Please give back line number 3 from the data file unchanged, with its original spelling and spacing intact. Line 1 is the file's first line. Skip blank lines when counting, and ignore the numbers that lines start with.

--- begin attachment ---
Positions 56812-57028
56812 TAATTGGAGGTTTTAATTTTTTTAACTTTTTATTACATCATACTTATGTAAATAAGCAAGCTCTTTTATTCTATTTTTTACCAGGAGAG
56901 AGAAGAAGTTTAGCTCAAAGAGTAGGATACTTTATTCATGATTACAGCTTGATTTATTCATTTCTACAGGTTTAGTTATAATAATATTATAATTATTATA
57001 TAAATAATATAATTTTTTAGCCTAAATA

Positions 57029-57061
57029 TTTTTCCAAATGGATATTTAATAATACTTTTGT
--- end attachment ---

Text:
56901 AGAAGAAGTTTAGCTCAAAGAGTAGGATACTTTATTCATGATTACAGCTTGATTTATTCATTTCTACAGGTTTAGTTATAATAATATTATAATTATTATA